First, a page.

Fusion is developing fast and gaining momentum as a climate solution, IAEA Director General Rafael Mariano Grossi said at a special event at COP28 in Dubai. The event highlighted the critical turning point reached by fusion energy and the growing consensus that international partnerships in fusion are the way forward.

Attending the event with Grossi were Christofer Mowry, CEO of US private fusion company Type One Energy and Chair of the Fusion Industry Association (FIA) Board as well as Laban Coblentz, Head of Communication at ITER. They highlighted fusion energy’s increasing technical readiness and strong market interest and the need for increased global collaborations among different stakeholders including governments, private industry, international organisations, NGOs, and investors through the IAEA's newly announced World Fusion Energy Group (WFEG).

“This new initiative aims to enhance fusion energy collaboration and drive the discussion on fusion energy development forward, thereby bringing together public and private sectors, industry, academia and civil society in a holistic and collaborative setting to accelerate the fusion energy journey from the experimental stage towards demonstration and ultimately commercialization of fusion energy”, said Grossi. The inaugural meeting of the WFEG will take place in 2024.

Until recently, the fusion private sector was relatively small, with few available investments for private companies. However, in the past few years, the private fusion landscape has seen a drastic increase in both companies and investments. The IAEA World Fusion Outlook and FIA report that private fusion entities continue to grow in number (43 to date), and total private investment in the fusion sector has exceeded $6bn.

The companies involved vary in technology, strategies, and levels of funding, but all move the global fusion community a step closer towards a shared goal: the development of fusion as a viable energy source. Governments are stepping up their efforts to engage with private industries to accelerate the path from research to the commercialisation of fusion energy and this is leading to significant developments in the field which will support the clean energy transition.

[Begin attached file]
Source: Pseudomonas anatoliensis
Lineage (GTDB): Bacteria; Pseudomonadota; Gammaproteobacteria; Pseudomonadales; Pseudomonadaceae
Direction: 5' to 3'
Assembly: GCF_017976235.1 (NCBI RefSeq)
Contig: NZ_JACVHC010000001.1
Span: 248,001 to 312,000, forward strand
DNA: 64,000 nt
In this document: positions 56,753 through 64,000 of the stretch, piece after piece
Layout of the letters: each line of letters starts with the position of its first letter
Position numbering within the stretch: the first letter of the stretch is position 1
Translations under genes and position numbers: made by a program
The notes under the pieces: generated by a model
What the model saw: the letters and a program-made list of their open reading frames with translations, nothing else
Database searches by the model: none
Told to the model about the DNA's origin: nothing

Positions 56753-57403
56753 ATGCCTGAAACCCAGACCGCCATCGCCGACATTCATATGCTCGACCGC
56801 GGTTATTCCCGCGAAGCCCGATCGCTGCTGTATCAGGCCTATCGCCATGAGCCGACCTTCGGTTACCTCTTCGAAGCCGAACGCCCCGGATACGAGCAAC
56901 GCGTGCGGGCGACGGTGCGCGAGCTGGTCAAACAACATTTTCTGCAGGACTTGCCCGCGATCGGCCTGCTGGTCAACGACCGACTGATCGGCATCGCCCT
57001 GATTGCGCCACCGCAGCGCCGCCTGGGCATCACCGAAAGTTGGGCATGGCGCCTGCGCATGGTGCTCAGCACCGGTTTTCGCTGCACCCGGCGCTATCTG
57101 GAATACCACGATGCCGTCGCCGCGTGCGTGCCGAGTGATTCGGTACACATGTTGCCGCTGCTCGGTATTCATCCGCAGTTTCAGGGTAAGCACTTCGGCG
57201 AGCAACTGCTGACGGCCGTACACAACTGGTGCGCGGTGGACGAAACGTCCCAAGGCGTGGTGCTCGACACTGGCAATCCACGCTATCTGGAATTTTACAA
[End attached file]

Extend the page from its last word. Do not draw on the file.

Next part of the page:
“The IAEA has a very important role to play in bringing fusion energy to the world, by providing a robust platform which convenes key stakeholders in this endeavour,” said Christofer Mowry. “The fusion community needs the experience and capability which the IAEA provides as a strong global convener in critical areas like regulation, complementing other initiatives announced here at COP28”, he added.

COP28 also saw the launch of a Fusion Energy Task Force by the Sustainable Markets Initiative, aiming to accelerate the commercialisation of fusion energy by facilitating broader market participation from both private and public sectors and industry. In addition, US Special Presidential Envoy for Climate John Kerry announced a call to actions for engagement on fusion energy. He stressed five overarching goals of international partnerships – R&D, supply chains and market strategies, regulatory framework, workforce development and public education – all of which align with the WFEG announced by IAEA. Kerry emphasised the need for additional international partnership and cooperation in order to eventually make the energy source commercially available.

Along with Kerry’s announcement, the White House released a fact sheet with specific information about the US five-part plan for nuclear fusion. The statement reiterates the need for international cooperation, including open access to costly experimental fusion and test facilities and the adoption of technology protection to safeguard against predatory economic practices. It also features the goal of expanding the technology for worldwide use, including the creation of a workforce to support such expansion. In order to build public understanding of the new technology, public engagement activities will also be reportedly essential. The last pillar includes the creation of regulatory frameworks to create a secure environment for fusion energy development.

“We are edging ever-closer to a fusion-powered reality,” Kerry said. “And at the same time, yes, significant scientific and engineering challenges exist. Careful thought and thoughtful policy is going to be critical to navigate this.”

Image (from left to right): Laban Coblentz (ITER Organization), Rafael Mariano Grossi (Director General of the IAEA), and Christofer M. Mowry (Chairman of the Fusion Industry Association and CEO of Type One Energy) discuss fusion energy development at COP28